School of Psychology Seminar Series - Face Value? How Jurors Evaluate Eyewitness Face Recognition Ability

Date Wednesday 10 August 2022
Time 12pm - 1pm
Where K.G.01 or Zoom (
Presenter Dr Adele Quigley-McBride
Contact Nicola Starkey
Contact email
Admission Cost Free

People vary in their ability to distinguish between faces they have seen before and faces that are new, and this ability can be objectively measured. Good face memory ability also strengthens the association between eyewitness post-identification confidence and identification accuracy, but we do not know whether jurors would understand this relationship. In three studies, we examined mock-jurors’ use and understanding of eyewitness face memory ability and post-identification confidence. Mock-jurors’ interpretation of the eyewitness testimony was mostly appropriate. Even when given expert advice, however, mock-jurors discounted reports of uncertainty from an eyewitness with good face memory, even though confidence statements from those eyewitnesses are more closely linked with accuracy.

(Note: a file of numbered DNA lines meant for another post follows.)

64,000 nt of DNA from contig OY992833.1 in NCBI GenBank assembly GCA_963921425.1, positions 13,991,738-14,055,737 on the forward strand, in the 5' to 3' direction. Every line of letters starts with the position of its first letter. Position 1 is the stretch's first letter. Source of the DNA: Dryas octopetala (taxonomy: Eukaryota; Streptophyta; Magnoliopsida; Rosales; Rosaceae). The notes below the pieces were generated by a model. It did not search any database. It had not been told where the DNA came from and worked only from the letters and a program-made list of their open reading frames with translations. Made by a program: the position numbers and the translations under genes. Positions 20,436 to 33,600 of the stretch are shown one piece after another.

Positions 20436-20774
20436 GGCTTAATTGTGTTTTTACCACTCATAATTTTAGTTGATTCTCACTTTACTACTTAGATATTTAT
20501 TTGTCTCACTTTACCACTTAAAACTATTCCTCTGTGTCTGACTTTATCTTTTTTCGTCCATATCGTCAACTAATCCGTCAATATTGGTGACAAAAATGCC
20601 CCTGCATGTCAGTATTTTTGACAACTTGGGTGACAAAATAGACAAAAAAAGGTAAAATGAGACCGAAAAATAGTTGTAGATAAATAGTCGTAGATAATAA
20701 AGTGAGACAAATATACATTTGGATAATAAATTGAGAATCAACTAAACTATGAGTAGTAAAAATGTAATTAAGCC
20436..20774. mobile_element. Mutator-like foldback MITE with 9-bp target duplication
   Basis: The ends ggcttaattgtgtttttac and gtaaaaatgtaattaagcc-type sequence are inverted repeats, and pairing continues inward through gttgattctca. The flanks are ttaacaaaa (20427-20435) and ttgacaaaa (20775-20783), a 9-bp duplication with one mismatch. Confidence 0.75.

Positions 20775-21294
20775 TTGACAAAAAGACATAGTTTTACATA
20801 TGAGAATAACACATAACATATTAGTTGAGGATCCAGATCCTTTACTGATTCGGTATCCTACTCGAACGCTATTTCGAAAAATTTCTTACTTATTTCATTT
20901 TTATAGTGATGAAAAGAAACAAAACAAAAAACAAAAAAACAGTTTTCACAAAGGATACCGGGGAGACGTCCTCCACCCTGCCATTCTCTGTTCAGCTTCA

Dr Adele Quigley-McBride received a Bachelor of Science in Psychology and a Bachelor of Laws from Victoria University of Wellington in 2014. After receiving a Fulbright Science and Innovation Award, she began her doctoral studies with Prof. Gary Wells at Iowa State University in 2015. Adele graduated with her PhD in July of 2020 and is now a postdoctoral researcher with Prof. Brandon Garrett at the Wilson Center for Science and Justice at Duke Law. Her work focusses on judgment and decision-making processes in legal contexts including prosecutorial discretion, eyewitness identification, juror decision-making, and forensic testing procedures.